Gerald Manley Hopkins late 1880’s poem, “Carrion Comfort,” begins this way ::

Not, I’ll not, carrion comfort, Despair, not feast on thee;
Not untwist—slack they may be—these last strands of man

This definitive call of hope and perseverance forms the basis for Dan Simmons’ epic horror saga of the same name.


When I say epic, I mean it. On a host of levels. Yes, the book is long, clocking in at nearly 650 pages in my version (with some printings topping 800 pages), but it is the concepts behind the book and reach of the story that truly makes it epic.

The publisher’s book description sums it up this way ::

THE PAST…  Caught behind the lines of Hitler’s Final Solution, Saul Laski is one of the multitudes destined to die in the notorious Chelmno extermination camp.  Until he rises to meet his fate and finds himself face to face with an evil far older, and far greater, than the Nazi’s themselves…

THE PRESENT…  Compelled by the encounter to survive at all costs, so begins a journey that for Saul will span decades and cross continents, plunging into the darkest corners of 20th century history to reveal a secret society of beings who may often exist behind the world’s most horrible and violent events.  Killing from a distance, and by darkly manipulative proxy, they are people with the psychic ability to ‘use’ humans: read their minds, subjugate them to their wills, experience through their senses, feed off their emotions, force them to acts of unspeakable aggression.  Each year, three of the most powerful of this hidden order meet to discuss their ongoing campaign of induced bloodshed and deliberate destruction.  But this reunion, something will go terribly wrong. Saul’s quest is about to reach its elusive object, drawing hunter and hunted alike into a struggle that will plumb the depths of mankind’s attraction to violence, and determine the future of the world itself…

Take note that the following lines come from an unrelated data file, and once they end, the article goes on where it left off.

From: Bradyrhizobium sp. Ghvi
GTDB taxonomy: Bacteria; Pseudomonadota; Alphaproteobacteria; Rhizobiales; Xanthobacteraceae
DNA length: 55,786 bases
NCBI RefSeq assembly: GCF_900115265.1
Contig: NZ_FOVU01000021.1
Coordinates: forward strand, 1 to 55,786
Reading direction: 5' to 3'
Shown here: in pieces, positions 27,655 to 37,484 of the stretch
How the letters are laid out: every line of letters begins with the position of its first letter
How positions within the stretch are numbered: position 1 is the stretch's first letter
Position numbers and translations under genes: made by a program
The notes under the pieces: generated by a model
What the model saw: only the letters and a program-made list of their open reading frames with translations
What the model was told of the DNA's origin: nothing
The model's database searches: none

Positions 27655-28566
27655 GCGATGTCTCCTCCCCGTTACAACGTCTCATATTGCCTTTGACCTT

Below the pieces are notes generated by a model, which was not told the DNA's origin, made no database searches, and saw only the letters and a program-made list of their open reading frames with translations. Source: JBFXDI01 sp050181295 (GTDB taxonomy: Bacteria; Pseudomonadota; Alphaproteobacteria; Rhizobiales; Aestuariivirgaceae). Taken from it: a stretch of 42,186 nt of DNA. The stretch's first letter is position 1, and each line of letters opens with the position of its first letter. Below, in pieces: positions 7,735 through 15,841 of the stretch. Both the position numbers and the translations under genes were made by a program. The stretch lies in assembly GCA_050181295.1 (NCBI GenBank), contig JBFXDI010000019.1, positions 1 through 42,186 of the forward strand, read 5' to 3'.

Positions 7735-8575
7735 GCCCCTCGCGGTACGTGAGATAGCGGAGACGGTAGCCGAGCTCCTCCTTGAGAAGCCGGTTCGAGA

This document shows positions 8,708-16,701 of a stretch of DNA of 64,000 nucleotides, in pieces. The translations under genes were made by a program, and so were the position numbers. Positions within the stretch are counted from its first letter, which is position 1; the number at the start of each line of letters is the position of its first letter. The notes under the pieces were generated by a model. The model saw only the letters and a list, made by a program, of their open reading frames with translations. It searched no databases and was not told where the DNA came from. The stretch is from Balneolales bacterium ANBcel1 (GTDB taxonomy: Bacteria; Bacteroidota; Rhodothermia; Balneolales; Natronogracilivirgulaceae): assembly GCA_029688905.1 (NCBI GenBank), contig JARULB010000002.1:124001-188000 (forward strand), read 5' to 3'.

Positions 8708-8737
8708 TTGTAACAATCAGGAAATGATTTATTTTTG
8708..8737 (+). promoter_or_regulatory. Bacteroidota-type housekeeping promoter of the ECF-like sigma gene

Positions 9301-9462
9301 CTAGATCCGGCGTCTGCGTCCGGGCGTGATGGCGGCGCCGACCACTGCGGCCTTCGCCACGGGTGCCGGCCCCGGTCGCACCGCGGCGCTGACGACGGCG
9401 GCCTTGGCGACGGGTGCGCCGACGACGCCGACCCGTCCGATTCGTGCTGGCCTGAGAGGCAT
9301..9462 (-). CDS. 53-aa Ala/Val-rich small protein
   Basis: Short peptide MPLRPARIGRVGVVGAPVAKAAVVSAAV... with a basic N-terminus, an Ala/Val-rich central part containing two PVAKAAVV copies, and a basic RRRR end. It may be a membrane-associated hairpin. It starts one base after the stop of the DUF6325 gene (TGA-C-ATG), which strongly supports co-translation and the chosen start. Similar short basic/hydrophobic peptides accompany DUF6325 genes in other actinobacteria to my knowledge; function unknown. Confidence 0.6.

Ummmm yeah… It’s a large, far-reaching concept that manifests itself in a great big, sprawling horror masterwork that spans time, distance and humanity.

True, “Carrion Comfort” is big and there’s no question that some will find it a challenge, but it also crafts what only a select few genre books manage to: a compelling statement about not only man’s inhumanity to man, but also the humanity that bonds us all together across all barriers and labels. That’s an extremely tough thing to do, but “Carrion Comfort” delivers with grace.

In the book, Simmons reinvents the vampire concept, breathing new life and vigor into it and consequently building new chills in the process. This is NOT your typical vampire fare and PRAISE STOKER that it isn’t. The book explores a powerful psychic vampirism rather than the standard blood-on-the-neck variety and the psychological bent that this reinvention brings to the book is a revelation. The vampires of “Carrion Comfort” still view humanity as mere “tools” for their use, but the concept of mind rape and control moves this use beyond a physical need, easily held at bay with garlic and the cross into something far more sinister than mere hunger and more terrifying than animal instinct. Humans are still disposable, but it comes to life in a far more callous and degrading way here to great effect.